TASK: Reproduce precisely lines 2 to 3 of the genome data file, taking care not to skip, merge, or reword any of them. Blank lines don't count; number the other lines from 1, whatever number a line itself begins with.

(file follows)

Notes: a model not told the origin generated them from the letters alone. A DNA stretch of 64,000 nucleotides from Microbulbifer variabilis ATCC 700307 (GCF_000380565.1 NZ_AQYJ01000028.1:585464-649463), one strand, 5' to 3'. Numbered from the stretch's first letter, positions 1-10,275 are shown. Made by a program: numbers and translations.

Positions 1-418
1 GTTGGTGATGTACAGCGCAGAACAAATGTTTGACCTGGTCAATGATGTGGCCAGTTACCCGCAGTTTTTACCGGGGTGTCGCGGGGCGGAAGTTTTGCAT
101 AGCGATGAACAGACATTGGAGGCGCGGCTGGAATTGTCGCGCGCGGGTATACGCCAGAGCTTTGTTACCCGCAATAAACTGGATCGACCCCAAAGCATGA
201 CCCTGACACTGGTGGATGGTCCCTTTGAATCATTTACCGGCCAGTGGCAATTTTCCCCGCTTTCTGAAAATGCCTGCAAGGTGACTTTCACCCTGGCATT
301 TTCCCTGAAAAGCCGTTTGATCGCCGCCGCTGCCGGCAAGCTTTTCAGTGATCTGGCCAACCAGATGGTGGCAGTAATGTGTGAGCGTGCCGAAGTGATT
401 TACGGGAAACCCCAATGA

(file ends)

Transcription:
Positions 1-418
1 GTTGGTGATGTACAGCGCAGAACAAATGTTTGACCTGGTCAATGATGTGGCCAGTTACCCGCAGTTTTTACCGGGGTGTCGCGGGGCGGAAGTTTTGCAT